You Won’t Believe Why This Little League Player Is Being Sued…





Photo Credit: Missouri State Archives (Creative Commons)

America has become an incredibly litigious nation, with lawyers willing to take the case of virtually any client they believe can be a source of revenue. While it is frustrating enough to see adults go after one another with such abandon, many see a lawsuit currently pending in California as utterly unconscionable.

Alan Beck, the coach of a Little League baseball team, is pursuing a $600,000 suit against a 14-year-old player for doing something people in his position naturally do upon winning a game. He celebrated, tossing his helmet in the air, and unwittingly striking Beck with it in the process.

According to recent reports, the coach is seeking half a million dollars in pain and suffering, with another $100,000 to cover medical expenses and lost wages. The incident allegedly resulted in an injury to the coach’s Achilles tendon, which his attorney claims has rendered him disabled.

“He’s a good guy who was volunteering his time and now he’s in a wheelchair,” Gene Goldman explained. “Who’s the victim here?”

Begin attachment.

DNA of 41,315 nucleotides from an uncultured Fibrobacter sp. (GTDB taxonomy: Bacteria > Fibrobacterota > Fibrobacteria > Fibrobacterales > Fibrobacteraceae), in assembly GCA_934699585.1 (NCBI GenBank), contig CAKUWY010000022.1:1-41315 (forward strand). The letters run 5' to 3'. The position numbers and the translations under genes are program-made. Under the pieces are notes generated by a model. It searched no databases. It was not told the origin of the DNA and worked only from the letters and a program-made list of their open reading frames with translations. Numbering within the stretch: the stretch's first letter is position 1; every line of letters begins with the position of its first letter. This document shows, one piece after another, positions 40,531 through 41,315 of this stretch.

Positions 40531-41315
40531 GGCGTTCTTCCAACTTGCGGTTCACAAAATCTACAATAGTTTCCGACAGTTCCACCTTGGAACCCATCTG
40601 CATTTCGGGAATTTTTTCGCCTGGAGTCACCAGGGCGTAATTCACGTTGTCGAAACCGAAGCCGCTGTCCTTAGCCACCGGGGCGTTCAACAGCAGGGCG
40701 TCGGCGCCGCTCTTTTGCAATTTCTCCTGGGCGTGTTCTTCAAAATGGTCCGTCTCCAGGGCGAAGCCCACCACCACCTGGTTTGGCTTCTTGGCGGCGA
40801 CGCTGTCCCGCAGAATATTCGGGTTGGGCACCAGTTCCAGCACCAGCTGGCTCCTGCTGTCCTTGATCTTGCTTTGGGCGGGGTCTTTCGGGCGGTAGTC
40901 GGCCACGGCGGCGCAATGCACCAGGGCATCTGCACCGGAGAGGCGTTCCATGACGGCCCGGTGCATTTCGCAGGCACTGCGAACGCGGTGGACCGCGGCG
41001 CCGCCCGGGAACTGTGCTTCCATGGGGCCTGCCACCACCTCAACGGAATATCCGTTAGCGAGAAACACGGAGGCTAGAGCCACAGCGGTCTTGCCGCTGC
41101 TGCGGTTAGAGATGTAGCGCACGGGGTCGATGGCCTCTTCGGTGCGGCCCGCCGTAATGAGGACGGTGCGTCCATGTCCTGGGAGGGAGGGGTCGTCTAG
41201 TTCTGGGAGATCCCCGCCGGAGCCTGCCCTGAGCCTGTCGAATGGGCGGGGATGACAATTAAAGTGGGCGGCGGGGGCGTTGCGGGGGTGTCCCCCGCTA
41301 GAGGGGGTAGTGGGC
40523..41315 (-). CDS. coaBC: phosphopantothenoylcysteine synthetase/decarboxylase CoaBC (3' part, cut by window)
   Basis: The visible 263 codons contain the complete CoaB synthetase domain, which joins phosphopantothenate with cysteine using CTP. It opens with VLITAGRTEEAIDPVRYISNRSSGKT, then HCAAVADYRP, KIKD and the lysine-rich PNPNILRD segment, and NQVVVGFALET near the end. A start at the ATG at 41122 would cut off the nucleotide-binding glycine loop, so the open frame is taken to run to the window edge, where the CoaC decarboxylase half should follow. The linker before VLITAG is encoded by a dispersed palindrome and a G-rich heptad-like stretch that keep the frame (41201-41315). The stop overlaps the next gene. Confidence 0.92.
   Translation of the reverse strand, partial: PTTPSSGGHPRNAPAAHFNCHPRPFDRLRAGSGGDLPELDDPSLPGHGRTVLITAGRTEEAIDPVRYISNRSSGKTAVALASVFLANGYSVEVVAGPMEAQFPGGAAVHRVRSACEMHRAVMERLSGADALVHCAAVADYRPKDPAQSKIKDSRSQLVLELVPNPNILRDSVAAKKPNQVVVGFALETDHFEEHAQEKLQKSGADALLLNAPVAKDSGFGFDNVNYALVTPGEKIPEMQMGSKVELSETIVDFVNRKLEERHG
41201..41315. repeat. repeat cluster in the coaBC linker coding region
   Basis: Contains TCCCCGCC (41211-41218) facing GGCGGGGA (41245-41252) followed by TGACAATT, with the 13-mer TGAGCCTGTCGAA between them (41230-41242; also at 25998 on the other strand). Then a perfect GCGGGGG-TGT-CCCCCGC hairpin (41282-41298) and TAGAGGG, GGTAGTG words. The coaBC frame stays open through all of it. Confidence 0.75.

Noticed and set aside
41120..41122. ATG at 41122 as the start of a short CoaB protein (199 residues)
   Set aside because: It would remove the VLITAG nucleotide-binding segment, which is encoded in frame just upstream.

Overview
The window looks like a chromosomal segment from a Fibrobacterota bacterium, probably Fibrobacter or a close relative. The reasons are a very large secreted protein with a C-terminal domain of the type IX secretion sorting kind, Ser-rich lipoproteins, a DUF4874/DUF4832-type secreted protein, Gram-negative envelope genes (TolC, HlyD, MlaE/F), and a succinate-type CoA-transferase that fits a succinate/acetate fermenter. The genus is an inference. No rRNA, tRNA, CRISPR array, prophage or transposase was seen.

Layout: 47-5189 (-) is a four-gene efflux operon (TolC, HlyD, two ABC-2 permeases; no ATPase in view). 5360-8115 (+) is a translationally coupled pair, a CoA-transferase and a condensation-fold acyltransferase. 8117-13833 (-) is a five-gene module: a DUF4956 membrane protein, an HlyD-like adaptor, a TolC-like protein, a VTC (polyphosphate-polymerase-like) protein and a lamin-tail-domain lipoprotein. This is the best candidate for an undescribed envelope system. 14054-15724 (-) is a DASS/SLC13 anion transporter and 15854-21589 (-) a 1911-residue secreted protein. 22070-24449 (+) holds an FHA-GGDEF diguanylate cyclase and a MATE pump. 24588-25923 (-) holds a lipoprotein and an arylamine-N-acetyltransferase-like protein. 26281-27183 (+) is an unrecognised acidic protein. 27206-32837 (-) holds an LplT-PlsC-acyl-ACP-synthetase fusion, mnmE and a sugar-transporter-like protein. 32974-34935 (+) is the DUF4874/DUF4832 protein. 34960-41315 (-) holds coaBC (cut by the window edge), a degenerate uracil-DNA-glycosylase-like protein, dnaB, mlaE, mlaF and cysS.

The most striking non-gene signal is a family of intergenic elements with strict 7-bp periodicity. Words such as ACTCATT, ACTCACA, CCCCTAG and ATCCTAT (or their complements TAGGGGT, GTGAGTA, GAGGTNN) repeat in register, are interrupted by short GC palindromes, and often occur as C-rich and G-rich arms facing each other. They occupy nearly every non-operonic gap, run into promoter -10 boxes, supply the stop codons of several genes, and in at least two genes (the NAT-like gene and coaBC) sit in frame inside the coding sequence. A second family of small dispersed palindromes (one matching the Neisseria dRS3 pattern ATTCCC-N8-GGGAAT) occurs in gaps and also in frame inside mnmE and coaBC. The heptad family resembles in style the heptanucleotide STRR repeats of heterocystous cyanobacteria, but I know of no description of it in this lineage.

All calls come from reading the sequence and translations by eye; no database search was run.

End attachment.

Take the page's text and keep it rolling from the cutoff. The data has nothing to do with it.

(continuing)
The teenager’s father, Joe Paris, would also like to know the answer to that question. He said he initially could not believe his son was really being targeted by his former coach.

“At first I thought it was a joke,” the player’s father recalled, describing the lawsuit as “absurd.”

Goldman contends that the child’s celebratory act “wasn’t part of the game,” saying kids “just don’t do that.” Of course, his assertion is patently false.

Media reports have pointed out that, even in videos on the official Little League YouTube channel, it is commonplace to find players engage in similar acts.

Nevertheless, the Paris family has already spent thousands on legal fees. Unbelievably, Goldman dismisses the expense, pointing out that “they should have had homeowner’s insurance,” which can sometimes help with the cost associated with such outrageous lawsuits.

–B. Christopher Agee

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Photo Credit: Missouri State Archives (Creative Commons)





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